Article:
I won’t go into much here, but there is also a general trend in atheist communities to treat religious persons, or certain arguers, as lacking in intelligence (using words such as stupid, idiotic, dumb). While the individuals they are arguing or responding to may be holding untenable, badly constructed ideas or be (willfully or not) ignorant, this is a much different thing than being lacking in intelligence or being “dumb.” I object to this not on a tone basis, but on a basis of it’s reductive and all or nothing view of intelligence that treats lack of knowledge as a lack of capability to ever know and thus subtly is engaging in ableist ideas about the worth of those who may be mentally retarded or have an intellectual disability.

Anyway, I’ve rambled on way too much–I apologize. I know how hard it is to remove ableist language and constructions from my speech so I am not expecting an overnight change, but I would be glad and much more comfortable if the atheist communities made such efforts. I hope this was helpful 🙂

Response #54 from the Ableism in Atheism survey.

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Ableism in Atheism Anonymous #6

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Do you consider yourself to be a person with a disability?

No.

Have you (or do you personally know someone who has) felt out-of-place or limited your involvement with an atheist community because of disability-related situations?

No.

What steps could atheist communities take to become more inclusive?

I think wheelchair access would be a big one, but what do you mean by “able-ist?” Stuff like “We can’t run from these problems?” If that’s the problem, some people are just way too sensitive. Wheelchair access is about the only thing I can think of.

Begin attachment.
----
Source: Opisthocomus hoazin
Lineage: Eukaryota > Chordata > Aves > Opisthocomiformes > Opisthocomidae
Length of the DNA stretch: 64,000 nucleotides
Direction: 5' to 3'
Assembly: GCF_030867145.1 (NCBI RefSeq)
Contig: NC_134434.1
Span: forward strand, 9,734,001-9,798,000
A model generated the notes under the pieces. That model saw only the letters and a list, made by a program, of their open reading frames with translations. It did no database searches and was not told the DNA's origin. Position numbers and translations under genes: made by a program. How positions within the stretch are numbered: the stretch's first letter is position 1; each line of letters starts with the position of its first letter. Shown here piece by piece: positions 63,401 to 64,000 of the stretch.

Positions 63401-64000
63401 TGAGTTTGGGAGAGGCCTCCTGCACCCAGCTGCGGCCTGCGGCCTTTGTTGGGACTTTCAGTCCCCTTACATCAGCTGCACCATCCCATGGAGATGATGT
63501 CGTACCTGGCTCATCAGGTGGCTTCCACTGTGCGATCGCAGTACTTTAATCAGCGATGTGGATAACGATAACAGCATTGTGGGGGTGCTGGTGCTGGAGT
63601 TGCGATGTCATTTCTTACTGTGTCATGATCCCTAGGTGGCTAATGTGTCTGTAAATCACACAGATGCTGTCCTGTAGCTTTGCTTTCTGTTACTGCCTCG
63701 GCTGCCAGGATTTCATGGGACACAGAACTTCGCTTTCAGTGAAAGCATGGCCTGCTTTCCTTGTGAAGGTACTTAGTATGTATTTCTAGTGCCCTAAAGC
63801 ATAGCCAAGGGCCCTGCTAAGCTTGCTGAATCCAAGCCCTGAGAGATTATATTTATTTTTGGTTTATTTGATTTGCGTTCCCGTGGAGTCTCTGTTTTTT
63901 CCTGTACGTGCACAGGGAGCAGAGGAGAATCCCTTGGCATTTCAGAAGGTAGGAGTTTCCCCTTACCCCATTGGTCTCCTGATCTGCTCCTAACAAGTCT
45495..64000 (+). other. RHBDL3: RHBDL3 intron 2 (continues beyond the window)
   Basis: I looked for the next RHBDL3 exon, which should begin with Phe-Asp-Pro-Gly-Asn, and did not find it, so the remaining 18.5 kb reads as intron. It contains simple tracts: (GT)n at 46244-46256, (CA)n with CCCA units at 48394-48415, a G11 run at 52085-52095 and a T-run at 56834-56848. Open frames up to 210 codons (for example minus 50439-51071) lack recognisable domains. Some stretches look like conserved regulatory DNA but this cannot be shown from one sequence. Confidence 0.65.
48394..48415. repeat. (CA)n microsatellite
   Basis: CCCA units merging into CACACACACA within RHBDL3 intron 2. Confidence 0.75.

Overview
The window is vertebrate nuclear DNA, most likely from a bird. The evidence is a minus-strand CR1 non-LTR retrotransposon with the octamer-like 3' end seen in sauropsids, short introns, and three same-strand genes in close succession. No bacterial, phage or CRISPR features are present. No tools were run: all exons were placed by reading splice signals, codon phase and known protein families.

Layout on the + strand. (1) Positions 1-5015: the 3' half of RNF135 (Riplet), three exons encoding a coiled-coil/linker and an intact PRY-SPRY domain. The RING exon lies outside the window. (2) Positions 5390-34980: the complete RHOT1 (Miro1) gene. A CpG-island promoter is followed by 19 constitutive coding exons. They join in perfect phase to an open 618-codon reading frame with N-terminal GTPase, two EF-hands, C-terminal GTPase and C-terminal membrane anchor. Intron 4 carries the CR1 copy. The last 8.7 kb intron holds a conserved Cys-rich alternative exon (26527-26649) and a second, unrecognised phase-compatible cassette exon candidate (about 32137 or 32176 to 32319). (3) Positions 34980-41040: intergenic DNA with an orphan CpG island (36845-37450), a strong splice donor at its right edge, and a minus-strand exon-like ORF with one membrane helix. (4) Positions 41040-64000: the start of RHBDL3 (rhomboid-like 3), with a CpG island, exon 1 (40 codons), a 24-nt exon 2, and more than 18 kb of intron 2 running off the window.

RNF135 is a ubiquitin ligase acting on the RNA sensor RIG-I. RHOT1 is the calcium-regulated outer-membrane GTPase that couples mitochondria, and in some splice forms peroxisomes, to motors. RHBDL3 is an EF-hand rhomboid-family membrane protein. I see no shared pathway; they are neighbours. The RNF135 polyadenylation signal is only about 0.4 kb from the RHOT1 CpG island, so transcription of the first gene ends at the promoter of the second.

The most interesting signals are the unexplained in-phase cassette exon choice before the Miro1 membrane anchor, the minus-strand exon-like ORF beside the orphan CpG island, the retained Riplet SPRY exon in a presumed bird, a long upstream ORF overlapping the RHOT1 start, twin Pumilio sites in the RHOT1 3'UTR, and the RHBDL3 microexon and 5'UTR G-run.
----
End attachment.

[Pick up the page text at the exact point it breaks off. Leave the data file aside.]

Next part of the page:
Any other thoughts about ableism and atheism?

I would think they were independent events, so about the same percentage of atheists are disabled as within other groups. Seriously though, what the heck is “able-ism?”

The above has been response #6 from the Ableism in Atheism survey.

It is a common response that people say “you’re way too sensitive” when regarding issues of accessibility to atheist events. Notice how this person self-identifies as not having a disability, and in fact doesn’t even know what ableism is. This is what’s known as “able-bodied privilege“. Privilege is essentially the ability to benefit from having all of society tailored to you and people like you, without your participation even being required for that to happen. In other words, through no fault of hir own other than the accident hir birth and life, this person is able to go through life not knowing how difficult life is for people with disabilities. Does that mean that people with disabilities are “too sensitive” in demanding accommodations?  By no means! They simply are stating their particular needs from their particular perspective. Everyone has a right to do that.

As far as “what the heck is ‘able-ism’?” goes, this person is doing ableism. Telling someone that their reasonable requests to assess and assert the need for accessibility are “too sensitive” is ableism. It is normal and healthy for people to say what they need when they need it. As social creatures, we need to be able to form communities with people who make us feel safe and welcome. As a humanist, it is in my interest to find out how I can cast a wider net, so to speak, in reaching out to others in forming a sense of humanist community with others. Thus, it is also in my best interest as a humanist to “search and destroy” ableist attitudes within my mind. I hope that the people reading this post can take it upon themselves to do so as well.

Written by The Nerd

April 25, 2012 at 12:00 pm